Revised Care Planning Act Introduced in the Senate
September 16, 2013 04:17 PM
Senator Mark Warner (D-VA)
Senators Mark Warner (D-VA) and Johnny Isakson (R-GA) introduced the Care Planning Act of 2013 (S. 1439) on August 1, 2013. This proposal is one of several bipartisan bills relating to end-of-life care and hospice care introduced during this Congressional session.
S. 1439 creates a Medicare and Medicaid benefit that would pay for certain individuals to have conversations about end of life care. The new benefit would allow persons with a serious illness and their family members - if they desired - to meet with an interdisciplinary team that can include, based on the patient’s wishes, a doctor, nurse, social worker and a religious leader in a session to discuss the expected course of their disease, the pros and the cons of relevant treatments, and explanations of advance medical directives.
The Senators stress that the 2013 version of the legislation differs in several ways from the 2009 proposal that became labeled as “death panels.” The 2013 version targets only seriously ill individuals and is not focused on reducing health care spending but rather about allowing seriously ill individuals to be fully informed about their illness and options for care so that they can make informed decisions and have those decisions respected. The bill emphasizes the need for input from a patient’s religious counselor. It is estimated that six million Americans would meet the seriously ill criteria and be eligible for the proposed new benefit.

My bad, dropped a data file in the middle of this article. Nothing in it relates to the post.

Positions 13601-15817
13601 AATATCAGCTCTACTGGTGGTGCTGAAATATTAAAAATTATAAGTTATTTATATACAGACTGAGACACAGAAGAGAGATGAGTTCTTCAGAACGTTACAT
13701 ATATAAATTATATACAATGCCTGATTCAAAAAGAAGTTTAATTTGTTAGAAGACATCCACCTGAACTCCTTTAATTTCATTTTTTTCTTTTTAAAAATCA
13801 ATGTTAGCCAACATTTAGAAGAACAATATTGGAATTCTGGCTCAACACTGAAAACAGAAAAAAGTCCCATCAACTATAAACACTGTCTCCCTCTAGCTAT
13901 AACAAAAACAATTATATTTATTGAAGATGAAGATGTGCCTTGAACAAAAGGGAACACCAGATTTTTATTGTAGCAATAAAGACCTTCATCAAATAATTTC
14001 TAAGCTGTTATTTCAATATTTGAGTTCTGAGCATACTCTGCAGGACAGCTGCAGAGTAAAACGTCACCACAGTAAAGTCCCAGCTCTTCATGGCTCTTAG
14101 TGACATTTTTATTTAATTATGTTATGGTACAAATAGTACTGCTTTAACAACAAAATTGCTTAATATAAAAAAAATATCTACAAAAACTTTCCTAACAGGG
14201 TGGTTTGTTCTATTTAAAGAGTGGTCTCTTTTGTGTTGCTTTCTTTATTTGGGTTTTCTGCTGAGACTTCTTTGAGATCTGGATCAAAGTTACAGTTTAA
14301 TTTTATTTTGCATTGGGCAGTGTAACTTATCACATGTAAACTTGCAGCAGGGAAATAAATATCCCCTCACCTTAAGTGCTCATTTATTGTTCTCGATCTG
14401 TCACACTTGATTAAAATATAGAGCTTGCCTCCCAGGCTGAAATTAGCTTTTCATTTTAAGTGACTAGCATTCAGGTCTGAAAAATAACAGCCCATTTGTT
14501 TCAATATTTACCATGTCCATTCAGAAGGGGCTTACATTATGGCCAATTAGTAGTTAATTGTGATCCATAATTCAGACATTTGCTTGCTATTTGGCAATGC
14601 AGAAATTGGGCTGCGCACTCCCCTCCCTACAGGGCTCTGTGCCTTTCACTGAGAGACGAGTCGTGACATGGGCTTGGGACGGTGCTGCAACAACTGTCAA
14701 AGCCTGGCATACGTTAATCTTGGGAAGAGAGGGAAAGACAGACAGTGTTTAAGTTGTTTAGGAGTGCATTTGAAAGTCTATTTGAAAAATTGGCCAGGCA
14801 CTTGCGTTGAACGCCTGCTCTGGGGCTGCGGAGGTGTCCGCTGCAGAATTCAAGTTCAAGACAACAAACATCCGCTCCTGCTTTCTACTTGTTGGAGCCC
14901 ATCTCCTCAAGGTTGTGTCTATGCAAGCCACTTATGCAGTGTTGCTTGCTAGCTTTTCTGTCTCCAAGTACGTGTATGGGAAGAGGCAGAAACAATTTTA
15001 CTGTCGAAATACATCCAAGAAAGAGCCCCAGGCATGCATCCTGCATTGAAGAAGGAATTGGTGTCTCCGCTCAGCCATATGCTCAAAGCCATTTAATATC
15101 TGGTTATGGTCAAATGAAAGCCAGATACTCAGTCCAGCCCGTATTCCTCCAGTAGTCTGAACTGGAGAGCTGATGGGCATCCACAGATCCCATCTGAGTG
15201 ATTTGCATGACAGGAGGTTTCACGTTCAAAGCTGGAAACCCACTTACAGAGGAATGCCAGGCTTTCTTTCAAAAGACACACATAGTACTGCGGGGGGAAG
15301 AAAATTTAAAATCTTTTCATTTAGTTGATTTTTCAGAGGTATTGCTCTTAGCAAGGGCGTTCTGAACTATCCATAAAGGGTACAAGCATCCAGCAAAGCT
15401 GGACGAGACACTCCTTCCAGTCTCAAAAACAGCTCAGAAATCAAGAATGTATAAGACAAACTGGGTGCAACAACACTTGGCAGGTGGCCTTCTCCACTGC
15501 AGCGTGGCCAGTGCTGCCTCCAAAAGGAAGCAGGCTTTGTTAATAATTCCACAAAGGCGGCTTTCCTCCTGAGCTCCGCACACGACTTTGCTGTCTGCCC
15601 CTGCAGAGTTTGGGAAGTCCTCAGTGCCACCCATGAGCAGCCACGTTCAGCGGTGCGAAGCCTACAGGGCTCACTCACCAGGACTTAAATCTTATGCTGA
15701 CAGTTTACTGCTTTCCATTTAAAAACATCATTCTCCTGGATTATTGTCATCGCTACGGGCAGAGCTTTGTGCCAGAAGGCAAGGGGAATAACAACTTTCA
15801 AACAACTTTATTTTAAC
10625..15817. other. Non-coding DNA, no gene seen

The Senators also indicated that they would like to see patients receive Medicare and Medicaid hospice care that does not require the patient to forgo “curative” treatments.
Currently, adult patients receiving hospice care through Medicare or Medicaid cannot receive it simultaneously with treatments to cure their illnesses. The bill also would set up a demonstration program in several sites around the country for some patients who would not currently qualify for home hospice benefits. These patients would have the option of receiving “wrap-around” hospice-type coverage including services such as home medical visits and treatment and caregiver relief as part of a trial project.
A Senior Navigation Advisory Board would be developed and would be comprised of a diverse range of individuals including faith leaders, health care professionals and patient advocates; the Board’s role would be to monitor and advise the U.S. Department of Health and Human Services throughout implementation of the Act.
The full text of the legislation, as well as additional relevant information, can be found here.